In another example, Interactive Sharing Transfer Protocol (ISTP) carriers or their PC to phone customers who use ISTP networks for transport and termination may want to improve the voice quality for customers using certain ISPs for connectivity while using their PC to phone VoIP service. An ISP may also be a PC to phone provider and want better connection to its customers to the VoIP network 16. By using a call signaling and media proxy server that has direct connections to an ISP network, a peer to peer relationship can be set up for VoIP traffic alone. When an ITSP carrier and an ISP peer only advertise the IP addresses of a group of call signaling and media proxy servers to the ISP's network, this connection can be used for VoIP traffic only. In this manner the VoIP call signaling and media streams will avoid the ISP's normal peering connections and use the dedicated VoIP peering connection. This allows the ISP and ITSP carrier to better manage the PC to phone traffic and QoS.

Processes 44 and 100 are not limited to use with the hardware/software configuration of FIG. 1; they may find applicability in any computing or processing environment. Processes 44 and 100 may be implemented in hardware (e.g., an ASIC {Application-Specific Integrated Circuit} and/or an FPGA {Fidd Programmable Gate Array}), software, or a combination of hardware and software.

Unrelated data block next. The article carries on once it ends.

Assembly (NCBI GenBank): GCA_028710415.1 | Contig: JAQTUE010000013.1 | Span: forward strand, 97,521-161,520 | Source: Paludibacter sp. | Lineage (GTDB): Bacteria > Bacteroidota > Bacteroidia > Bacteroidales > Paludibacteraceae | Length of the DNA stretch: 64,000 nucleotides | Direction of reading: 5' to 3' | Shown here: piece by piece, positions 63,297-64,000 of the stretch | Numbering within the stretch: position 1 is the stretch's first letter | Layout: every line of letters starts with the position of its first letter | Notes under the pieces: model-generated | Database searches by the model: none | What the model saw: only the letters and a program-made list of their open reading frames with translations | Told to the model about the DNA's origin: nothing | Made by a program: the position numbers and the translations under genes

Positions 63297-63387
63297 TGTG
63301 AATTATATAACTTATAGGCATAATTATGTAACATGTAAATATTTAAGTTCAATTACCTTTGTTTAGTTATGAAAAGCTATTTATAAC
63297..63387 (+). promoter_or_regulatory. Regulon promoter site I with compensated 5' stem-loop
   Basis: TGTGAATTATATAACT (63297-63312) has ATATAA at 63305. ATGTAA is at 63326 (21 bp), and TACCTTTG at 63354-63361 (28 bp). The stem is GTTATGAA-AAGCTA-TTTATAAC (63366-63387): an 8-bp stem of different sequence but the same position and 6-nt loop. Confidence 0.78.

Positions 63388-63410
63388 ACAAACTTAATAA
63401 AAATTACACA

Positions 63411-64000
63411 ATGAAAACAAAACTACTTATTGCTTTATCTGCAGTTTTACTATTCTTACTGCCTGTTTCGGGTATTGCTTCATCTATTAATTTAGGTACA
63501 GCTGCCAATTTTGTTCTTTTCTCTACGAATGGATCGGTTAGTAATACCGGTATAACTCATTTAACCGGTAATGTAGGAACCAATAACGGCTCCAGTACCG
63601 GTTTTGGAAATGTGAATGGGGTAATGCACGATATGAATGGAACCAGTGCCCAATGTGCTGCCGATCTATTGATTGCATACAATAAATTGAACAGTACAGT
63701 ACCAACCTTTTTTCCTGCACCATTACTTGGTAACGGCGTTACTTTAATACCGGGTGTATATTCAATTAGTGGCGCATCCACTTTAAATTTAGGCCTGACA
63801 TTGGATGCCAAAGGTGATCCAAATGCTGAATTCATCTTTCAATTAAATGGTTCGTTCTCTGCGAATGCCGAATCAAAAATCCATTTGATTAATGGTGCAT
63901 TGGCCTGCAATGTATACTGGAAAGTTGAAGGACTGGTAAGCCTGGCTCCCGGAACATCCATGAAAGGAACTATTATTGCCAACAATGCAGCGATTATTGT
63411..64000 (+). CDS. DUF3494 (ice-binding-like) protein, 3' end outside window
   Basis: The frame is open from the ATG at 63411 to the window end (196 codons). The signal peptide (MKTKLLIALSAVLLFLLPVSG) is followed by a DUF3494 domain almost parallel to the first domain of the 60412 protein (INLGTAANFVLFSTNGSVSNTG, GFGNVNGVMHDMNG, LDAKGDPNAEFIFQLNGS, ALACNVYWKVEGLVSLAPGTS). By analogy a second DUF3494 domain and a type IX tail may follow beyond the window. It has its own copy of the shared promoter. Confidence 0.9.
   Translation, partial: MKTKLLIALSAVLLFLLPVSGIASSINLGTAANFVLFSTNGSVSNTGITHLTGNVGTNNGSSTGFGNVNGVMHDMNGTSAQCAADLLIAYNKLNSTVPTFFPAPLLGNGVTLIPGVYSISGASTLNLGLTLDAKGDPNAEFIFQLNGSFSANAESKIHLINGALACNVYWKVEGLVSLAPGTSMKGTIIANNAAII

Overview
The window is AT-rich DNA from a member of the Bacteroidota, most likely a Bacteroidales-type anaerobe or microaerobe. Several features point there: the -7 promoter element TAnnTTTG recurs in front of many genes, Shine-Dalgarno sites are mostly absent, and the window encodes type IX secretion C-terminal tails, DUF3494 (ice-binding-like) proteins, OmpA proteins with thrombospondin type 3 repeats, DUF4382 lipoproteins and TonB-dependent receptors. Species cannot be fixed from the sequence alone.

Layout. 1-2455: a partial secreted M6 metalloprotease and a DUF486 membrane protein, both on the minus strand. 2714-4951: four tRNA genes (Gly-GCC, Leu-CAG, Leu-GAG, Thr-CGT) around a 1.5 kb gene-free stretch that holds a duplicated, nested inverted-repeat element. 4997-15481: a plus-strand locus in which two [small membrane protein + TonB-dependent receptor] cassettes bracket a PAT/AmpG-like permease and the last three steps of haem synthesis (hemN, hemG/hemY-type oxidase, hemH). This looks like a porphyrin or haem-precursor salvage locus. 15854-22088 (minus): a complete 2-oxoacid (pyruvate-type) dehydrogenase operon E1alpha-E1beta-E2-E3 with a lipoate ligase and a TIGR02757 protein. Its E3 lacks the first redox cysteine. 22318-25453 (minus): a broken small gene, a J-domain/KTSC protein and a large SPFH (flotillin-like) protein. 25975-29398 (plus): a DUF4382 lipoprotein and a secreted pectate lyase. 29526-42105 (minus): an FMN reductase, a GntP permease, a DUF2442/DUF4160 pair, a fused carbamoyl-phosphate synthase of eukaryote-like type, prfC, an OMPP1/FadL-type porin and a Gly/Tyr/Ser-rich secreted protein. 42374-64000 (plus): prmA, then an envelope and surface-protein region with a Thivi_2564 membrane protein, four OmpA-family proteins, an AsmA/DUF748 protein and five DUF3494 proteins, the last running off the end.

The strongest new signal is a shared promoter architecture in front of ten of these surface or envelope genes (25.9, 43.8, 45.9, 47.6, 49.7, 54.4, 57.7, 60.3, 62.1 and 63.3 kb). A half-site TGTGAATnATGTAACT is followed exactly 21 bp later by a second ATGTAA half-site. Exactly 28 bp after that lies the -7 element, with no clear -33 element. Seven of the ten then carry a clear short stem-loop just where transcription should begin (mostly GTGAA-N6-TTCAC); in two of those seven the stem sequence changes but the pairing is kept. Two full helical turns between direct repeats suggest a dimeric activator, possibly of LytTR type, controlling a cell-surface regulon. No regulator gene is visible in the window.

Processes 44 and 100 may be implemented using one or more computer programs executing on programmable computers that each includes a processor, a storage medium readable by the processor (including volatile and non-volatile memory and/or storage elements), at least one input device, and one or more output devices.

Each such program may be implemented in a high level procedural or object-oriented programming language to communicate with a computer system. Also, the programs can be implemented in assembly or machine language. The language may be a compiled or an interpreted language.